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Self‐Straining in Aeroplane Structures: An Explanation of a Matter that is Frequently Found Puzzling by Students

James Fox M.Sc., Ph.D., A.M.I.Mech.E. (Civilian Educational Officer at No. 1 School of Technical Training, R.A.F., Halton.)

Aircraft Engineering and Aerospace Technology

ISSN: 0002-2667

Article publication date: 1 December 1933

Abstract

THERE are many instances in aeroplane design where the structures contain tension cables. If the structure is a “pure frame,” any error in the “truing up” will not occasion any additional forces in the various members; the only effect will be a slight distortion from its correct configuration. If, however, the structure is redundant, it is necessary that these cables be cut (or adjusted as the case may be) to their exact length; if not, the two joints to be connected will have to be distorted, thus causing the structure to become strained before any external loading has been applied. Such a structure is said to be “self‐strained.” The forces in the various members, of course, depend upon the extent of the straining between the two joints concerned.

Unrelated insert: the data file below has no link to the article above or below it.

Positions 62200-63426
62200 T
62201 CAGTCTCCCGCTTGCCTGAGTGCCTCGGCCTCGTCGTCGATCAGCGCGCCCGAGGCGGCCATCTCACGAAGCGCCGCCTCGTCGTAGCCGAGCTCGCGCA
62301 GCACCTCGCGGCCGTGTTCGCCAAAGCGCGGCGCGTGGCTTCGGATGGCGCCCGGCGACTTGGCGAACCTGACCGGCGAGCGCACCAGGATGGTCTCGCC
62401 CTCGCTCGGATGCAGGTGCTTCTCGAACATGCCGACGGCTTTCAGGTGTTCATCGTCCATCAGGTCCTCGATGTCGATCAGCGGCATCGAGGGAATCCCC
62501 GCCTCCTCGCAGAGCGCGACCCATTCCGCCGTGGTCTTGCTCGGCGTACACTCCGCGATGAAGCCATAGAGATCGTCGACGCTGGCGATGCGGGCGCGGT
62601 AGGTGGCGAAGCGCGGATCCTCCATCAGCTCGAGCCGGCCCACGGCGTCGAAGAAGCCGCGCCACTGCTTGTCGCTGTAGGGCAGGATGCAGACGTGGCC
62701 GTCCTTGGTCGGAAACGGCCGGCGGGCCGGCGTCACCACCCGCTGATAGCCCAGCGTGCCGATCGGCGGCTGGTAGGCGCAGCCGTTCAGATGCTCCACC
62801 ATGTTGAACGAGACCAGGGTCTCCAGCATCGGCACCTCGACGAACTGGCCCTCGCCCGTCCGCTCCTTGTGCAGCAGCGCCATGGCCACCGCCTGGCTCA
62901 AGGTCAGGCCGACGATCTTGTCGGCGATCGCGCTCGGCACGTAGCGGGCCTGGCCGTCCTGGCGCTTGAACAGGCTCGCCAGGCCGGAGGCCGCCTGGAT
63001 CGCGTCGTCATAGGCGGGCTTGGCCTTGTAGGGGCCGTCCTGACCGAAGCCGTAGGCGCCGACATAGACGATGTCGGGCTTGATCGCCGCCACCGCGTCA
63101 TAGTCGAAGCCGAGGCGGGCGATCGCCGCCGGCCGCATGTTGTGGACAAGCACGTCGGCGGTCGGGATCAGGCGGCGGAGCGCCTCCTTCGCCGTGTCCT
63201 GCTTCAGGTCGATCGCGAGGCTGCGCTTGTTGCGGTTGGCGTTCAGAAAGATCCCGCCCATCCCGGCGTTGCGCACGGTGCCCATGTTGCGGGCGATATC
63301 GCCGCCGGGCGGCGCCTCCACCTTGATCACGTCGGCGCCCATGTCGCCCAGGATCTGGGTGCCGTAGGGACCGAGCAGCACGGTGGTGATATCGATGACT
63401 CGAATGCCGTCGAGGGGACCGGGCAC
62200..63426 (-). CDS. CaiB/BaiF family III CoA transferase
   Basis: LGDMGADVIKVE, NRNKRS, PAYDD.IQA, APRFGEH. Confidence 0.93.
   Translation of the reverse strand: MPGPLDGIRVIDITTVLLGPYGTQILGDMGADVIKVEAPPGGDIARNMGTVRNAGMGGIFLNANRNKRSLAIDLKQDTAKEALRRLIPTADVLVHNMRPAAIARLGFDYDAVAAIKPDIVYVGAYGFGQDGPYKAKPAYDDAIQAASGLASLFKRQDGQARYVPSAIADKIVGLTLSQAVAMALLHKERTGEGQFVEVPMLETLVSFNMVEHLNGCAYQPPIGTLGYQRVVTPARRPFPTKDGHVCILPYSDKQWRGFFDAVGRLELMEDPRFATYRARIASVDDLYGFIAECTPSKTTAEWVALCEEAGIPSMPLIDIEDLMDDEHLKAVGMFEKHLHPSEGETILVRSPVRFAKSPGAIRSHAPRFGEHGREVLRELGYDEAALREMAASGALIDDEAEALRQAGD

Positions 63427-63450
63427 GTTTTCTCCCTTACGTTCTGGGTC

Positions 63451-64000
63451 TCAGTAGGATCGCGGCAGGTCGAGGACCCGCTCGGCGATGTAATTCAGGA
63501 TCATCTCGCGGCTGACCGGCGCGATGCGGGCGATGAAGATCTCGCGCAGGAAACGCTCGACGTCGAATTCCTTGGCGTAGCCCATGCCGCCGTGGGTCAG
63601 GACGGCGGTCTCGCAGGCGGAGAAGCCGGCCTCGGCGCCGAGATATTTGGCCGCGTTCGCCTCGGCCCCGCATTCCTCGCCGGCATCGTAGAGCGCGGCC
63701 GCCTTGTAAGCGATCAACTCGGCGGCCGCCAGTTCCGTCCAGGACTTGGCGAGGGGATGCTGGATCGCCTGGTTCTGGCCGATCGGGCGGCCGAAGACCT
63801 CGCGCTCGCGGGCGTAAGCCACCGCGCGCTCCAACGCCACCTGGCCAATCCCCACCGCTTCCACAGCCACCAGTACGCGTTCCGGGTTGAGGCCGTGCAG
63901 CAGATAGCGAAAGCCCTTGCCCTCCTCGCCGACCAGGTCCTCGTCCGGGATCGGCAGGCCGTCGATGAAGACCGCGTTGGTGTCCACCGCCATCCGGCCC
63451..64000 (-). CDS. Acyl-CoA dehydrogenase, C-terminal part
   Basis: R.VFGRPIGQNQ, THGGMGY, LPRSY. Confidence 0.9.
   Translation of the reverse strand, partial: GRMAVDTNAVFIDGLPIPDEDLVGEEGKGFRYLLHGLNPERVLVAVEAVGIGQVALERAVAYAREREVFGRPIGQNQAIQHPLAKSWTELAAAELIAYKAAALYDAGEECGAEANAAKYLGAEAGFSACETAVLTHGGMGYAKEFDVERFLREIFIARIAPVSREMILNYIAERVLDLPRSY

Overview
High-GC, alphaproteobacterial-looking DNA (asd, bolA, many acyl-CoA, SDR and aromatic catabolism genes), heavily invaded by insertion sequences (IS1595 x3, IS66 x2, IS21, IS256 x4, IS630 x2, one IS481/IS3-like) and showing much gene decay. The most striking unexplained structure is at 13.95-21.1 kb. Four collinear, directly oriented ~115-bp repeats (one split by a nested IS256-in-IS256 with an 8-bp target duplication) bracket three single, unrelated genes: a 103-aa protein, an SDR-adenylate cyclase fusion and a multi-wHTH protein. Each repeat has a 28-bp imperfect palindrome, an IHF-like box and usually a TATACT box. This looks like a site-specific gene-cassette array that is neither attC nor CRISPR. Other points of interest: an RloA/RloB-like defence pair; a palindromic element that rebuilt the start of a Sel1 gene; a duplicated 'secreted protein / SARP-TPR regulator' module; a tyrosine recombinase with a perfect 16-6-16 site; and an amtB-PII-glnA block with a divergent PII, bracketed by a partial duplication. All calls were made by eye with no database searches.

Citation

Fox, J. (1933), "Self‐Straining in Aeroplane Structures: An Explanation of a Matter that is Frequently Found Puzzling by Students", Aircraft Engineering and Aerospace Technology, Vol. 5 No. 12, pp. 285-298. https://doi.org/10.1108/eb029748

Publisher

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MCB UP Ltd

Copyright © 1933, MCB UP Limited